z' -> (z*(zf + zn) -2*zf*zn ) / z*(zf - zn)

- z = zf: z' = 1
- z = zn: z' = -1
- z = (zf + zn) / 2. z'= (zf - zn) / (zf + zn)
As zn -> 0 what happens?

- What maps to z' = 0? z = 2*zf*zn / (zf + zn ) = 2 / (1/zf + 1/zn)
Note the possible numeric problems.

- z -> +0: z' = -2*zf*zn / \delta -> -infinity
- z -> -0: z' -> +infinity
- z -> infinity, z' = (zf + zn) / (zf - zn)

- Ordered sets of vertices, joined sequentially (and cyclically) by straight lines.
- Simple polygons
- convex or concave
- no line crossings
- no holes

Adding extra vertices removes the problems

- at the cost of adding degeneracies

- Polygons cover the surface of an object
- each polygon has a normal vector,
- usually pointing out
- polygonal "skin" is often called a mesh

Clipping a polygon reduces to clipping edges against

- lines in 2D
- planes in 3D

The clipping algorithm takes an ordered set of vertices [vi] and produces an ordered set of vertices [wi]. It relies on the following

- If one edge leaves the clipping region, a later edge must enter it.

The algorithm is

for each edge of clipping region for each edge of polygon // must be in sequence clip edge against region switch (result of clip) case "all inside" output leading vertex of edge case "all outside" do nothing case "cross edge leaving region" output crossing point case "cross entering region" output crossing point output leading vertex of edge

Exercise. Hand execute this algorithm on several cases to make sure that you understand exactly how it works.

Lines project to lines so projecting the vertices projects a polygon in 3D to a polygon on the view plane.

Sooner or later almost all polygons are converted to triangles

- there is not a unique way of doing so
- try to avoid long skinny triangles

Scan converting a polygon (in 2D)

sort vertices in direction perpendicular to the scan lines for each scan line if scan line contains the next vertex update and sort edge list inside = false for each pixel if on next edge inside = !inside if (inside) paint pixelt

Exercise. Expand "update and sort edge list" to make this a working algorithm.

Exercise. Hand execute your expanded algorithm on a triangle to make sure that you understand how it works.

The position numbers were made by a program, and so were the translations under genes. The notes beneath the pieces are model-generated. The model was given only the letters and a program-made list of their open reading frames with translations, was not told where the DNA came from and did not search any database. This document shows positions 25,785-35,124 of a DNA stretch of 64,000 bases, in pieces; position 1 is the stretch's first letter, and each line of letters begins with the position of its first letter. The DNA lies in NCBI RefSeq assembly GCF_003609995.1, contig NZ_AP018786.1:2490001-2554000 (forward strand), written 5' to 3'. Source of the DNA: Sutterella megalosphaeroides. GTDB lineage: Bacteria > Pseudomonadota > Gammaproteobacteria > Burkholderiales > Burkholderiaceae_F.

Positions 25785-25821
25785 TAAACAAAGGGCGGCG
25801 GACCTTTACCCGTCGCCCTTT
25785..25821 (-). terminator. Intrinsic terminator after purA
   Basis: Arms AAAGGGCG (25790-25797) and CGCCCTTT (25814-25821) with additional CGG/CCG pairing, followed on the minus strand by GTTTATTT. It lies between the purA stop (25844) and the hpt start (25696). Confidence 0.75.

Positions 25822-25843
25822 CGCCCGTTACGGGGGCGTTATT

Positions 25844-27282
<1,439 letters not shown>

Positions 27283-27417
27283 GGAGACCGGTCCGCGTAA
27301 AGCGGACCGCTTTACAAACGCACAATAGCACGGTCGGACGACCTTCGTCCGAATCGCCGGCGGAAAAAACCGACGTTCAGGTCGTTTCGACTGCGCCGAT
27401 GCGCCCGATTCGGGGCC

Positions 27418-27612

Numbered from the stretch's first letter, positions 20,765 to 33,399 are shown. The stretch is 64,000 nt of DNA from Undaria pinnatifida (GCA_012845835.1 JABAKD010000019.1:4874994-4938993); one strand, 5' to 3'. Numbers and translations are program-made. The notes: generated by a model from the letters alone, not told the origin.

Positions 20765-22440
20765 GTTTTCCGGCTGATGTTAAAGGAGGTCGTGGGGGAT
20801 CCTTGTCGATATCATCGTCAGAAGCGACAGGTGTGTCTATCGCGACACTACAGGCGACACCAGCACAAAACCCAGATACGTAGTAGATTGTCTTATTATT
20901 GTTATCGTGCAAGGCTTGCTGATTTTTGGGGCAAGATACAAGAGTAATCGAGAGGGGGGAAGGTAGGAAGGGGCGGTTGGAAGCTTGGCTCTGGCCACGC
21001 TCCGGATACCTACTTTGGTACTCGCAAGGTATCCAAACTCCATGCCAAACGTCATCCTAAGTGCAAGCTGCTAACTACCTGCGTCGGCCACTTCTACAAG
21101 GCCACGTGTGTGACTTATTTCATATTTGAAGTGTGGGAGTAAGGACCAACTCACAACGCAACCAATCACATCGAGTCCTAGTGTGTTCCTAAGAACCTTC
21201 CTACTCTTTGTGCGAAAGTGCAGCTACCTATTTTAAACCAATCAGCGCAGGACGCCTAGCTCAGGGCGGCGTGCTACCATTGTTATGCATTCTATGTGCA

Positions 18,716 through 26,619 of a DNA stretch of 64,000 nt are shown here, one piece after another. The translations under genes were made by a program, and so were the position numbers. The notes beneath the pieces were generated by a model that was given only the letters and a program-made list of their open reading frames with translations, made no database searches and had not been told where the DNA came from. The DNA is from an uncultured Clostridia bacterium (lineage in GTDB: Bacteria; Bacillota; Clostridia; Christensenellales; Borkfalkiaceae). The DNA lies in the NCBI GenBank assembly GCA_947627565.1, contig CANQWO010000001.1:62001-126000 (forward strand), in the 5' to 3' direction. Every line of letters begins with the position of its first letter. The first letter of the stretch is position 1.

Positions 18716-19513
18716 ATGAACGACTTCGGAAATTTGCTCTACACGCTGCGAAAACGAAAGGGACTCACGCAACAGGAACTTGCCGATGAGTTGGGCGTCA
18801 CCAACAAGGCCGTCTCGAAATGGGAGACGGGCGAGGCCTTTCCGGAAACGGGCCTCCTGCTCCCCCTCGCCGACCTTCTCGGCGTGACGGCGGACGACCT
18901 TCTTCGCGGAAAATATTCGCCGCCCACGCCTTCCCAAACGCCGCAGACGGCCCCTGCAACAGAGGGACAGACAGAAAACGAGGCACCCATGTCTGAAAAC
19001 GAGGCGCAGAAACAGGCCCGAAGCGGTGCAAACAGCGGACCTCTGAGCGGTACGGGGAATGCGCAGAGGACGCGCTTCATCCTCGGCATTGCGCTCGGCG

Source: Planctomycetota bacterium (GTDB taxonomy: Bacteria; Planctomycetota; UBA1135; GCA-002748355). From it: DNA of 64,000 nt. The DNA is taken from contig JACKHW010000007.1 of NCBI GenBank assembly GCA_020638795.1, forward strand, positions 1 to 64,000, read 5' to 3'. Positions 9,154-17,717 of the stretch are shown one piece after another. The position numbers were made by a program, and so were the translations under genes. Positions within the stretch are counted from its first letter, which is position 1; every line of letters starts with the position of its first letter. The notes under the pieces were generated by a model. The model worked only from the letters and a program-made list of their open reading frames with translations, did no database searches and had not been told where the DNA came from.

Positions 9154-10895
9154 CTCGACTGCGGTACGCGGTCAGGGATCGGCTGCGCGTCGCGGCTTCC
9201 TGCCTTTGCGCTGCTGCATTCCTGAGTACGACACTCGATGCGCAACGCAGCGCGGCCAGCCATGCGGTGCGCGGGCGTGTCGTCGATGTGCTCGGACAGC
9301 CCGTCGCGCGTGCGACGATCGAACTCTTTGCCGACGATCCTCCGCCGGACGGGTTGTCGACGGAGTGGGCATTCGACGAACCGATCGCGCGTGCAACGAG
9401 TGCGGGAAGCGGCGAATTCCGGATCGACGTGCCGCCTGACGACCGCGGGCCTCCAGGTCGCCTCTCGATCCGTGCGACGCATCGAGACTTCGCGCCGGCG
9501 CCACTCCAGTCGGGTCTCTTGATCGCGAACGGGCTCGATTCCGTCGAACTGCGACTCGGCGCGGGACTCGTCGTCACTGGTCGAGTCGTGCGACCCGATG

Exercise. Hand execute your expanded algorithm on a non-convex polygon.

Every polygon, in 3D, has two sides

- the normal vector differentiates the sides
- different sides may have different properties

It is very convenient to assume that surfaces are closed

- Naturally open surfaces, e.g., a piece of paper, can be closed by adding polygons

Then we can say that every polygon has only a single side with visual properties

- The normal vector points away from this surface

Do not render any polygon with n.E < 0.

- On average this cuts the rendering effort in half.

Does not handle occlusion, so we need to finish off with one of the following algorithms

Sort polygons back to front, then render backmost first.

- simple, device-independent
- slow if there's lots of occlusion
- sorting may not be possible, which makes things hard.

Divide and conquer

- Start with whole window
- Divide into four subwindows
- Keep dividing into subwindows until
- the subwindow is a single pixel, OR
- there is a single polygon in the window

then paint the window

Warnock's algorithm is

- easy to implement, device independent
- slow, often O(p.n). p: number of pixels.

Use a second frame buffer with depth values stored in it

- Initalize depth-buffer to far plane distance
- If a pixel has z less than the current depth buffer value
- Write it, and
- Update the depth buffer

The depth buffer algorithm is

- easy to implement
- fast, O(n)
- no longer memory-intensive, though it used to be

Almost all graphics cards have hardware depth buffers.

Using the depth buffer may be hard the first time.

For assignment 3 you need to be able to rotate with the mouse

The virtual trackball

- vertical motion rotates about y
- horizontal motion rotates about x
- circular motion outside the trackball rotates about z

You need to modify the sample code.

For assignment 3 you need to be able to select graphical objects with the mouse

The simple principle

- Mouse gives (x, y).
- Render pixel at (x, y ) keeping track of the polygon it comes from.
- Associate polygon with object

For the assignment let GL do it for you.

- Associate names (unsigned integers) with objects that are drawn
- Get back a hit stack, with primitives `near' where the mouse clicked
- It's up to you how you handle the hit stack.

See the notes.